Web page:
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New York, 1910. Bookkeeper Al Birch expects the arrival of his sweetheart Edwina from 20 years ago. When she arrives, she is still every bit the lady. But she doesn't come alone.


Robert Stevens


Victor Wolfson (teleplay), Joseph Bates Smith (story)

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Episode complete credited cast:
Alfred Hitchcock ... Himself - Host
Jessica Tandy ... Edwina Freel
Robert H. Harris ... Albert Birch
George Mathews ... Mac McGurk
Mary Wickes ... Mrs. Foster the Landlady
Ellen Corby ... Marie McGurk
Penny Santon Penny Santon ... Italian Tenant


New York, 1910. In a poor neighborhood, a heat wave is making everyone weary and truculent. Meanwhile, Mr. Birch is renting a basement flat for his fiancée, Edwina. She was his sweetheart twenty years ago; now, thanks to a newspaper advertisement she placed, the two have found each other again. He wants everything to be perfect for her arrival, which means, among other things, a dozen roses. She loved roses. It strikes him as a bad sign when he breaks the vase the roses were to go in. The first real sign of trouble is seeing Edwina herself. She's still a beautiful woman and every bit the lady she always was. But she doesn't come alone. She arrives with a bundle in a baby blanket. This first shock gives way to more unpleasant surprises and mysterious behavior from the woman he hopes, at long last, to marry. Written by J. Spurlin

Plot Summary | Add Synopsis







Release Date:

4 November 1956 (USA) See more »

Company Credits

Production Co:

Shamley Productions See more »
Show more on IMDbPro »

Technical Specs


Sound Mix:

Mono (RCA Sound Recording)

Aspect Ratio:

1.33 : 1
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Did You Know?


This episode takes place in 1910. See more »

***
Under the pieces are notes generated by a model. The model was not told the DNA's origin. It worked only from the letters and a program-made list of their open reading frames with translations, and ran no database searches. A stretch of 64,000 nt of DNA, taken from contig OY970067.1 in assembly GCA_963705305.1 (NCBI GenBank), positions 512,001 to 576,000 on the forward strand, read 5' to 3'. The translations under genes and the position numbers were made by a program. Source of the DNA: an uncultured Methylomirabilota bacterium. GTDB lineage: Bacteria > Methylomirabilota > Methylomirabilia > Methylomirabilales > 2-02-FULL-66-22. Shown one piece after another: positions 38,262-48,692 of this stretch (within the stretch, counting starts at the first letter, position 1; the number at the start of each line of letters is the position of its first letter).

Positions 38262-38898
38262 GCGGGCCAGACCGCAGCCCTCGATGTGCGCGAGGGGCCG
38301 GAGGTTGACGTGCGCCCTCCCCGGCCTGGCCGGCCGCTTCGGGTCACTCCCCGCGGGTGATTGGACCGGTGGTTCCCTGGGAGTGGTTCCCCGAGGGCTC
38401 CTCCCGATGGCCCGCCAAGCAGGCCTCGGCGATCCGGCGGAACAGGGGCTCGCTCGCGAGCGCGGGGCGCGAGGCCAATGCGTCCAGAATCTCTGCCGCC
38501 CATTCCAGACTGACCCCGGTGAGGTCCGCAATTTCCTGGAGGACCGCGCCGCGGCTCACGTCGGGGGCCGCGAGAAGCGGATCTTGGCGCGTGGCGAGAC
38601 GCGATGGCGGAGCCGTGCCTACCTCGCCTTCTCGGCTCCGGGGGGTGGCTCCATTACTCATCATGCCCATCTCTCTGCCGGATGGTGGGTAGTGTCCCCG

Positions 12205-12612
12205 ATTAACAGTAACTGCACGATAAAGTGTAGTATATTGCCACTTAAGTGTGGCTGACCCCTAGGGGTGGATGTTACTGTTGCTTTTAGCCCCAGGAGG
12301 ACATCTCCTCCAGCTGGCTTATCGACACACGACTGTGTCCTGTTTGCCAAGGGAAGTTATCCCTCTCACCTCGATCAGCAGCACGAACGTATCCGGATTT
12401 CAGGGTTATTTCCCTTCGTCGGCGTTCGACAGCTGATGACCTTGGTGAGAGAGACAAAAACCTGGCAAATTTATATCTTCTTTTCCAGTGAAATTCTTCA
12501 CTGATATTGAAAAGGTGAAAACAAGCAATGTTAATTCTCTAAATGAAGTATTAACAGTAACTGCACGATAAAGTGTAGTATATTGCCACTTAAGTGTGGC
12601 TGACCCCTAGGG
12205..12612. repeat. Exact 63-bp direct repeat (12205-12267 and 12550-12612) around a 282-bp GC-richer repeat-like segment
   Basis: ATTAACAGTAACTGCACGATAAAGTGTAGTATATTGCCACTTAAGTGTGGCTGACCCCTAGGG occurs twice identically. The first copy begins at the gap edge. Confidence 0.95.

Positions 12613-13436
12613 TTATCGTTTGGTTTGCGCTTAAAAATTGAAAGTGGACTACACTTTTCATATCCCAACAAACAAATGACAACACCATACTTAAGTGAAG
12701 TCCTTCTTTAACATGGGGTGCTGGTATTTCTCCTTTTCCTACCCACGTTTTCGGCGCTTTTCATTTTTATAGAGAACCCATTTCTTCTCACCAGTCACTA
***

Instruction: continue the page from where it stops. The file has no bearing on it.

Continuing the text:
The character Edwina Freel holds a bottle of milk in her left hand and a key to open the door with her right. In the close up the bottle has completely disappeared as she opens the door with both hands. See more »


[first lines]
Mrs. Foster: So, well, then he says he wants new dishes in the cupboards. "New dishes," I says. "Mr. Birch, look, I don't put new dishes in my furnished flats." But no, he insists, "She's got to have new dishes when she moves in."
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User Reviews

Colorful Characters Amidst a Stretch
16 March 2016 | by dougdoepkeSee all my reviews

Except for Broadway star Tandy, it's a great line-up of supporting players from that TV period. For example, catch the colorful two-some (Mathews & Corby) from lower-class heck. I guess they won't be dining with the queen any time soon. Then there's lanky, hawk-nosed Mary Wickes as a Gen. Patton landlady not to fool with. And what's the deal with middle-aged Tandy and Harris. They're getting back together after years apart. Seems like neither gave up a longing for the other. So why then did they part. But now she's got her dead sister's baby, Toby, to care for. Yet Harris doesn't mind, even if no one gets a chance to see the kid kept hidden in its blanket bundle. Besides, Tandy flies off the handle at unexpected times, leaving poor Harris confused and forlorn.

Of course, suspense builds around the unseen Toby and the baby's unpredictable step-mom. But it's really a human-interest tale embodied by Harris's affecting turn. Good to see a story revolve around a homely guy's feelings for a change, especially in the glamour obsessed 1950's. Can't say much for the payoff, however. It's not very plausible if you think about it. Considering the 'rose' symbolism that's gone before, maybe it's supposed to be symbolic of bad luck. Anyhow, the entry's a good chance to catch unsung Hollywood at its colorful and affecting best.

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